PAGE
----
Liquidating value of preferred stock

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In return for these preferences, the preferred stockholders usually give up the right to share in the corporation's earnings that are in excess of their dividends.

To illustrate how preferred stock works, let's assume a corporation has issued preferred stock with a stated annual dividend of per year.

Preferred stock has characteristics of both equity and debt.

Preferred shares generally have a dividend requirement that makes them appear similar to debt.

For example, if one share of 9% preferred stock having a par value of 0 is sold for 1, the following entry will be made.

If the dividend percentage on the preferred stock is close to the rate demanded by the financial markets, the preferred stock will sell at a price that is close to its par value.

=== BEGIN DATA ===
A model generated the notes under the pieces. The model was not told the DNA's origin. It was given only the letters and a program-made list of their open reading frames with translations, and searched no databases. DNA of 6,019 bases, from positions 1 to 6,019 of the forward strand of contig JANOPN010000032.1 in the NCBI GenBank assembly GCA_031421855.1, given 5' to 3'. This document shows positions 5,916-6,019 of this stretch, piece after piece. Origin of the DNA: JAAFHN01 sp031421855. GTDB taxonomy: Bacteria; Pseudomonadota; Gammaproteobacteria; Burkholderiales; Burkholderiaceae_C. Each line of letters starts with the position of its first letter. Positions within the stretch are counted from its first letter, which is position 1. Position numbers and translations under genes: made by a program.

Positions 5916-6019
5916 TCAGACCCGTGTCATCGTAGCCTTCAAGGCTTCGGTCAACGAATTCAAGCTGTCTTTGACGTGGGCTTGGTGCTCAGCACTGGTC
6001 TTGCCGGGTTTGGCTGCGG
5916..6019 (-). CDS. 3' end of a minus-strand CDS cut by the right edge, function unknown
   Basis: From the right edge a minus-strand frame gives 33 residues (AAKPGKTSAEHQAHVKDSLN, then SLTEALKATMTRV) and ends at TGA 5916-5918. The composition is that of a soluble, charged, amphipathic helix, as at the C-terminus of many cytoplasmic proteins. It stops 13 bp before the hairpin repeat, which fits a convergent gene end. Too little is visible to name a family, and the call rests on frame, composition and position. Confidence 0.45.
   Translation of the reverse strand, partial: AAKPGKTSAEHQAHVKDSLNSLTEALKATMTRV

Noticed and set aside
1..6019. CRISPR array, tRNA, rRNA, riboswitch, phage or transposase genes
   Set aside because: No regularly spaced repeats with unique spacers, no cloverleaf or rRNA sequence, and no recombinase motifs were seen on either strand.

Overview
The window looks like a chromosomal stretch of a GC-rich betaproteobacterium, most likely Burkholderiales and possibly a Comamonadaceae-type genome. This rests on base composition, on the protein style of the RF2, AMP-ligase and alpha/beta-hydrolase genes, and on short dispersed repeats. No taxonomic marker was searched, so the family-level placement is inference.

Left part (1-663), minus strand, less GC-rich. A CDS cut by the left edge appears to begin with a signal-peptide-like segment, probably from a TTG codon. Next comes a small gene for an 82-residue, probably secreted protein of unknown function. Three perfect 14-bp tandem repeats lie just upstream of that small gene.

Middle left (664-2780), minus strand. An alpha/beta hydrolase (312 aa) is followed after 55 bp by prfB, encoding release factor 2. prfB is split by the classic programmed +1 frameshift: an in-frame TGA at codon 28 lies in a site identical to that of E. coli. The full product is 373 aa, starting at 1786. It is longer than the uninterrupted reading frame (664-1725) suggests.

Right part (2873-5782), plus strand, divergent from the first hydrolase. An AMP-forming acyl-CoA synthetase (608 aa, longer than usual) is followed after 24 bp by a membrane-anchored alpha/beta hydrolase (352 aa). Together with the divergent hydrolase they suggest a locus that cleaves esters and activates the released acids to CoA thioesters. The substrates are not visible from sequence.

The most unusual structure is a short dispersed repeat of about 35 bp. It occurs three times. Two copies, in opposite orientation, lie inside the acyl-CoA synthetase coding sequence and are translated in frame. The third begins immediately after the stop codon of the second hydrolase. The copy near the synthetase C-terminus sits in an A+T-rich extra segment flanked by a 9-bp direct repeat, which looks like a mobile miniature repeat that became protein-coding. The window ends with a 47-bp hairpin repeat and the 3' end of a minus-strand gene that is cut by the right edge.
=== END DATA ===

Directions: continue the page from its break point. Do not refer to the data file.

In other words, a 9% preferred stock with a par value of being issued or traded in a market demanding 9% would sell for .

Corporations are able to offer a variety of features in their preferred stock, with the goal of making the stock more attractive to potential investors.

All of the characteristics of each preferred stock issue are contained in a document called an indenture.

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